Among the Original Variables

The SAS System The CANCORR Procedure Correlations Among the Original Variables Correlations Among the Psychological MeasurementsLOCUS_OF_ CONTROL SELF_CONCEPT MOTIVATION LOCUS_OF_CONTROL 1.0000 0.1712 0.2451 SELF_CONCEPT 0.1712 1.0000 0.2886 MOTIVATION 0.2451 0.2886 1.0000 Correlations Among the Academic Measurements^{a}^{b}READ WRITE MATH SCIENCE FEMALE READ 1.0000 0.6286 0.6793 0.6907 -0.0417 WRITE 0.6286 1.0000 0.6327 0.5691 0.2443 MATH 0.6793 0.6327 1.0000 0.6495 -0.0482 SCIENCE 0.6907 0.5691 0.6495 1.0000 -0.1382 FEMALE -0.0417 0.2443 -0.0482 -0.1382 1.0000 Correlations Between the Psychological Measurements and the Academic Measurements^{c}READ WRITE MATH LOCUS_OF_CONTROL 0.3736 0.3589 0.3373 SELF_CONCEPT 0.0607 0.0194 0.0536 MOTIVATION 0.2106 0.2542 0.1950 Correlations Between the Psychological Measurements and the Academic Measurements SCIENCE FEMALE LOCUS_OF_CONTROL 0.3246 0.1134 SELF_CONCEPT 0.0698 -0.1260 MOTIVATION 0.1157 0.0981

a. **Correlations Among the Psychological Measurements** – This is the
Pearson correlation matrix for the three psychological variables. This
gives us a sense of the relationships between the variables within this group.
Because there are three variables in this group, the correlation matrix is 3×3.
The psychological variables are not highly correlated. This suggests that
knowing the values in one of the psychological variables does not provide much
information about the other psychological variables. These relationships
between the variables will effect the way in which the group is summarized as a
linear combination of these variables.

b. **Correlations Among the Academic Measurements** – This is the Pearson
correlation matrix for the four academic variables and **female**. This
gives us a sense of the relationships between the variables within this group. Because there are three variables in this group, the correlation matrix is 5×5. We can see that the four standardized test variables (**read**,** write**,** math**,
and **science**) are much more highly correlated than the psychological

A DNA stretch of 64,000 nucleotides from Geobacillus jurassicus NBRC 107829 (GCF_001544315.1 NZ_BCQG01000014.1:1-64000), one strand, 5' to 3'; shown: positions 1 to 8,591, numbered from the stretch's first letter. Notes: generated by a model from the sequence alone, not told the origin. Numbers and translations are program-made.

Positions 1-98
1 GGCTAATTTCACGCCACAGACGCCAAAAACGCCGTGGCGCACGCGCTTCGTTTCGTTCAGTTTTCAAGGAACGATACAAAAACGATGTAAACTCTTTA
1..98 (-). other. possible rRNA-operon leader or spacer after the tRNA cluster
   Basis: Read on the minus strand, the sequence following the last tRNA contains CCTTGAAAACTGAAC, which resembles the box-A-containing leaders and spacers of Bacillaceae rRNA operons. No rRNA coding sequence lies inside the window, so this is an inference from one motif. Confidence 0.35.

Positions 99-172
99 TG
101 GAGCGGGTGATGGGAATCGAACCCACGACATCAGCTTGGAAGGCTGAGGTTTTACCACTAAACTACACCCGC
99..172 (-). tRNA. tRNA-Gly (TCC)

variables.

c. **Correlations Between the Psychological Measurements and the Academic
Measurements**
– This matrix presents the psychological variables in rows and the academic
variables in columns. The correlations in the matrix are between all
combinations of variables in different groups. Because we have 3 variables in
one group and 5 in the other, a total of 15 such correlations exist. In
this table, we can see that all of the correlations are less than 0.4.

## Canonical Correlations

Adjusted Approximate Squared Canonical Canonical Standard Canonical CorrelationCorrelation^{d}^{e}Error^{f}Correlation^{g}1 0.464086 0.455474 0.032059 0.215376 2 0.167509 . 0.039712 0.028059 3 0.103991 . 0.040417 0.010814 Eigenvalues of Inv(E)*H = CanRsq/(1-CanRsq) Eigenvalue^{h}Difference^{i}Proportion^{j}Cumulative^{k}1 0.2745 0.2456 0.8734 0.8734 2 0.0289 0.0179 0.0919 0.9652 3 0.0109 0.0348 1.0000 Test of H0: The canonical correlations in the current row and all that follow are zero Likelihood Approximate Ratio^{l}F Value^{m}Num DF Den DF^{n}Pr > F^{o}1 0.75436113 11.72 15 1634.7 <.0001 2 0.96142996 2.94 8 1186 0.0029 3 0.98918584 2.16 3 594 0.0911 Multivariate Statistics and F Approximations S=3 M=0.5 N=295 Statistic Value F Value^{m}Num DF Den DF^{n}Pr > F^{o}Wilks' Lambda^{p}0.75436113 11.72 15 1634.7 <.0001 Pillai's Trace^{q}0.25424936 11.00 15 1782 <.0001 Hotelling-Lawley Trace^{r}0.31429738 12.38 15 1113 <.0001 Roy's Greatest Root^{s}0.27449563 32.61 5 594 <.0001 NOTE: F Statistic for Roy's Greatest Root is an upper bound.

d.
**Canonical Correlation** –
These are the Pearson correlations of the pairs of canonical variates. The first
pair of variates, a linear combination of the psychological measurements and
a linear combination of the academic measurements, has a correlation
coefficient of 0.464086. The second pair has a correlation coefficient of
0.167509, and the third pair 0.103991.

e. **
Adjusted Canonical Correlation** –
These are adjusted canonical correlations which are less biased than
the raw correlations. These adjusted values may be negative. If an
adjusted canonical correlation is close to zero or if it is greater than the
previous adjusted canonical correlation, then it is reported as missing.

f. **
Approximate Standard Error** –
These are the approximate standard errors for the canonical correlations.

g. **
Squared Canonical Correlation** –
These are the squares of the canonical correlations. For example,